Friday, February 19, 2016

2016 Lehman Cave Lint Camp

Not many people visit Lehman Cave in the winter. That makes it a great time to clean the cave! About 25 volunteers gathered for a weekend in January for the annual lint camp. Lint refers to the particles that fall off our clothes (you know, what you find in the dryer lint trap). Lint is constantly falling off our clothes, including when we're in the cave. But in the cave, there's little wind to blow it away, so it just drifts onto the cave formations and over time makes them look duller. It also provides an unnatural food source for cave biota and can even change how speleothems (cave formations) form.

Along with lint, lots of hair, dirt from shoes, and other assorted things get left behind in the cave. Armed with simple tools like forceps and paintbrushes, we started dusting down the cave, using dust pans and plastic bags to capture the lint and other debris. It is an amazingly soothing and fulfilling activity, which might help explain why everyone doing it seems to have smiles on their faces! (Or they were happy to pose for the camera.)

Katie came from Crystal Cave in Sequoia National Park so she could learn how to put on lint camps there. She found a high ledge that had quite a coating of lint and dust. Below you can see the line between what she's cleaned and hasn't cleaned.

Some places are very difficult to clean, like in between popcorn. Tiny brushes and forceps work best here.

During this lint camp, an old hot cocoa mix was found in the cave. Who would have brought it in? And how long ago?
Fungi and springtails were still deriving some nourishment from it. A tiny gray springtail is in the photo below, inside the blue O.

We also lucked out and found a larger cave creature, a pseudoscorpion. This one is endemic to the South Snake Range. It's a predator, at the top of the invertebrate food chain in the cave. But it's only about an inch long.

Families regularly come to the lint camp, and it's neat to see how they all work together. In addition to cleaning lint, another big job during the weekend is restoration. That means removing old trail debris to find the natural cave floor. Buckets are quickly filled up and it's cool to find popcorn or rimstone dams under the sand.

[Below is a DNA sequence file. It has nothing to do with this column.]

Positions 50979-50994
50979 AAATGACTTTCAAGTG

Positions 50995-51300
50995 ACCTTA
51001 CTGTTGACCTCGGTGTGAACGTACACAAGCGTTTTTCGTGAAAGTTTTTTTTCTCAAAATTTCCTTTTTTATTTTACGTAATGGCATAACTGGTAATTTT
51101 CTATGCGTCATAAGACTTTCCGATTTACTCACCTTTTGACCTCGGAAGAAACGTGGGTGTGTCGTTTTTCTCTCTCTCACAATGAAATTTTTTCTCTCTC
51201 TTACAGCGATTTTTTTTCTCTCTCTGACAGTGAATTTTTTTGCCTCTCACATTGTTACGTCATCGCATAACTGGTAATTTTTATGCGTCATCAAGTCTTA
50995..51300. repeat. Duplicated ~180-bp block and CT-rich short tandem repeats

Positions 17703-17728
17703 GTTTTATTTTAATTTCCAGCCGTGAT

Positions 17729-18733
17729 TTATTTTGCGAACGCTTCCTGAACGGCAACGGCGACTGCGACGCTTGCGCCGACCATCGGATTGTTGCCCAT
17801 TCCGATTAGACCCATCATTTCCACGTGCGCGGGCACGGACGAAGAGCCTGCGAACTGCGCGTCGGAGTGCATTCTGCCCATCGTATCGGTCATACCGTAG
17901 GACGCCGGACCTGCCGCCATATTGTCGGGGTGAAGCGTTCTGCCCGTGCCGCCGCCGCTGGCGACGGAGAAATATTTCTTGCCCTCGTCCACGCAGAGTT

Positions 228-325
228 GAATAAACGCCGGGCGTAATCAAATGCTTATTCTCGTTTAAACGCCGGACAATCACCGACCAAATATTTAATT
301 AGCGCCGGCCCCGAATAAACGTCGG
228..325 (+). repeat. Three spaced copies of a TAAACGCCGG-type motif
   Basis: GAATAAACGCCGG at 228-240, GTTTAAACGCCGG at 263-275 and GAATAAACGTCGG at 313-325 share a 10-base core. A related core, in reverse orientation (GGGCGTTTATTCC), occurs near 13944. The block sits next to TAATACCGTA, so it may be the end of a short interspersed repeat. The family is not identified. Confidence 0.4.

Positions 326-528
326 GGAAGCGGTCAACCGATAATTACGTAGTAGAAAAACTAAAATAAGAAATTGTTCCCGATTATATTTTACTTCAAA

Even the ceilings need to be dusted! It's not as easy as at home, though, due to all the soda straws and stalactites.

We had a group of kids who worked really well together. Plus they are so close to the floor that it's easy for them to see things adults might not.

On Saturday afternoon we gathered for a group photo. We were waiting for a few people, so I decided to have some camera fun. I told everyone to move their lights around during a long exposure.

Then I was reminded of what we had done during a Batblitz--some writing in the night. We assigned letters, did some practice shots, and ended up with this:

Then it was time for the official photo:

Next up was a reward for all the hard work, a tour of the Talus Room, an area of the cave that's usually off limits. It's a humongous room, more than a football field long and with the ceiling more than 100 feet tall in places.

The next day it was back to work, but for some folks in a different area of the cave. People often get attached to a particular spot they're working on, and if they don't finish it, want it saved for them for the next lint camp. The amount of dedication is amazing.

The work can be tedious, but it is rewarding.

Here are some newly uncovered rimstone dams in the Gothic Palace. They had been covered up for decades, and now everyone can enjoy them.
Lint camp kind of turns cleaning on its head--in the cave it's a fun thing to do!

Update: Here's a great article in The Ely Times by Ross Johnson about lint camp.

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